Understanding cellular heterogeneity is the holy grail of biology and medicine. Cells harboring identical genomes show a wide variety of behaviors in multicellular organisms. Genetic circuits underlying cell-type identities will facilitate the understanding of the regulatory programs for differentiation and maintenance of distinct cellular states. Such a cell-type-specific gene network can be inferred from coregulatory patterns across individual cells. Conventional methods of transcriptome profiling using tissue samples provide only average signals of diverse cell types. Therefore, reconstructing gene regulatory networks for a particular cell type is not feasible with tissue-based transcriptome data. Recently, single-cell omics technology has emerged and enabled the capture of the transcriptomic landscape of every individual cell. Although single-cell gene expression studies have already opened up new avenues, network biology using single-cell transcriptome data will further accelerate our understanding of cellular heterogeneity. In this review, we provide an overview of single-cell network biology and summarize recent progress in method development for network inference from single-cell RNA sequencing (scRNA-seq) data. Then, we describe how cell-type-specific gene networks can be utilized to study regulatory programs specific to disease-associated cell types and cellular states. Moreover, with scRNA data, modeling personal or patient-specific gene networks is feasible. Therefore, we also introduce potential applications of single-cell network biology for precision medicine. We envision a rapid paradigm shift toward single-cell network analysis for systems biology in the near future.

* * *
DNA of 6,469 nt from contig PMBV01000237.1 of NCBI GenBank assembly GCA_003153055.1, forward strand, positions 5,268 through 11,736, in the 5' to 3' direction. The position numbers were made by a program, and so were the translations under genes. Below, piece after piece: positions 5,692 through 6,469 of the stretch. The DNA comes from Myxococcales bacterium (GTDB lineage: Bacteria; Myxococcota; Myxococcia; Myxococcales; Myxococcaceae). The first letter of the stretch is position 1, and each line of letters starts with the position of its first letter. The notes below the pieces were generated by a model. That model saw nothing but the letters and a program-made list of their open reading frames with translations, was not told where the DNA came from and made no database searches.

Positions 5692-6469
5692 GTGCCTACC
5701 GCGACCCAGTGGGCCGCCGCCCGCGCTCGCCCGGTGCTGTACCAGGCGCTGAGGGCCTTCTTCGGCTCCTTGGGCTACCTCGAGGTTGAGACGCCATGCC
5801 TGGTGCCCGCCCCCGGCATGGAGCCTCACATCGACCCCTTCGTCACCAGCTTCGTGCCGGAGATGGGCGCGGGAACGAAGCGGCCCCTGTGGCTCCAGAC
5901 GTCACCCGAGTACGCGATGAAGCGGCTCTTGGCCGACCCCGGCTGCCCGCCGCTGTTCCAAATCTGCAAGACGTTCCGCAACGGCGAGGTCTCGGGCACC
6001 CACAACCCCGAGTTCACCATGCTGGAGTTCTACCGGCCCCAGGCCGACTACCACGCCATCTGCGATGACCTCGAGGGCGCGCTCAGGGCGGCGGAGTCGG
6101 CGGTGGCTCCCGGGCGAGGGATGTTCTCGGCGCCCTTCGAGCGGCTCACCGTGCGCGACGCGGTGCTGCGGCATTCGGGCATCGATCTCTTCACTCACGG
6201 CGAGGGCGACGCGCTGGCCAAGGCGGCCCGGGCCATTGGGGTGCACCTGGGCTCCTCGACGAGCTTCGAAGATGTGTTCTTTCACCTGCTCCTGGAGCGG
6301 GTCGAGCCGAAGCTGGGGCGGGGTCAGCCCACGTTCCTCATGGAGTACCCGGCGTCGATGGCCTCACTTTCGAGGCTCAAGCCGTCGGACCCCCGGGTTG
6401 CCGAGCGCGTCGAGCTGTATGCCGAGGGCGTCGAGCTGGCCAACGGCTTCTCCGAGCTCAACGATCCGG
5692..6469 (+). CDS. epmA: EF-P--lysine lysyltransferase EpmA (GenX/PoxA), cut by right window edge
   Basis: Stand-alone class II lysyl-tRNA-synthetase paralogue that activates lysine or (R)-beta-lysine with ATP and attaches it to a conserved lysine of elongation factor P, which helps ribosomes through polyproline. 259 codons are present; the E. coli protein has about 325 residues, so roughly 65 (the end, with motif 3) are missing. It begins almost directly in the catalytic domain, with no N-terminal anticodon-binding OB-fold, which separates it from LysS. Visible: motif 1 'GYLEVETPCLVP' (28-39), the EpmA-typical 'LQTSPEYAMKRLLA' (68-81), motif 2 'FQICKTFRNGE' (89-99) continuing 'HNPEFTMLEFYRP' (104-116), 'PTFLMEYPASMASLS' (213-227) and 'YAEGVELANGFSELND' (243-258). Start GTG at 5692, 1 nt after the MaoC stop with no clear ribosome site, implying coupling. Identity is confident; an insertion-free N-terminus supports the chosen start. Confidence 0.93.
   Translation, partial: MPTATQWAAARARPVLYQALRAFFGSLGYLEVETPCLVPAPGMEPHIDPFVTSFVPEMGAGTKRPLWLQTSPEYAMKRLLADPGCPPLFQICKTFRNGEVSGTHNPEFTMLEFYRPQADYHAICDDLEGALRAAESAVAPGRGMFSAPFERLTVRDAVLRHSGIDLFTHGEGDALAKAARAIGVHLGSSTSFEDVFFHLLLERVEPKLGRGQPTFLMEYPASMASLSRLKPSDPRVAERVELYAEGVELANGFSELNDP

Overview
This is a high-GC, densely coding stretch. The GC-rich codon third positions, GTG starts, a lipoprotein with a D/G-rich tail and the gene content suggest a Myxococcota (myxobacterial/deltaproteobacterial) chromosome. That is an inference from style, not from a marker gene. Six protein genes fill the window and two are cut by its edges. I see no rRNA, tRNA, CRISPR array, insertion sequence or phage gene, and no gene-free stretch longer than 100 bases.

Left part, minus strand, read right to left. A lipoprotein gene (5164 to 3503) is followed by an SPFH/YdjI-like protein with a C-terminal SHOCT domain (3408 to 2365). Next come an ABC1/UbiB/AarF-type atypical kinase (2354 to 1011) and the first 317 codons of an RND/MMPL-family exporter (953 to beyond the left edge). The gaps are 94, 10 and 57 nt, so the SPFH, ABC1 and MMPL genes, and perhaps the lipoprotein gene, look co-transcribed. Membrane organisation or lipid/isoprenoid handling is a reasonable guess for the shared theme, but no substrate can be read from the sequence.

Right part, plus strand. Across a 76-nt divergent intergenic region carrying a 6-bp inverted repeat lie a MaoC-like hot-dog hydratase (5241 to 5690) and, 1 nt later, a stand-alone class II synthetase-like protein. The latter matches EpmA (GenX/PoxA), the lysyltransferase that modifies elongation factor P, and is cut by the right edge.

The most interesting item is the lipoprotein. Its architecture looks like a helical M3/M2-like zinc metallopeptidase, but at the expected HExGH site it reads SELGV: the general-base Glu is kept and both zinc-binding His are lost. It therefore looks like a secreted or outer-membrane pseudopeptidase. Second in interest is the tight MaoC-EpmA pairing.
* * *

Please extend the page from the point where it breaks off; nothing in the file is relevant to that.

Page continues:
The adult human body is composed of ~37 trillion cells1, which are the functional units of organismal systems. Although each cell contains almost identical genomic information, at least several hundred major cell types with distinct morphology, behavior, and functions are expected to exist in the human body. Deviation from the destined identity of functional cells is a major cause of human diseases. Different cellular compositions of tumor tissue may result in different drug responses and prognoses. Disease-associated genetic variants affect only particular cell types, which makes functional validation of candidate variants derived from genome-wide association studies challenging2. Therefore, understanding human body operation at the cellular resolution is the ultimate goal in biology and medicine.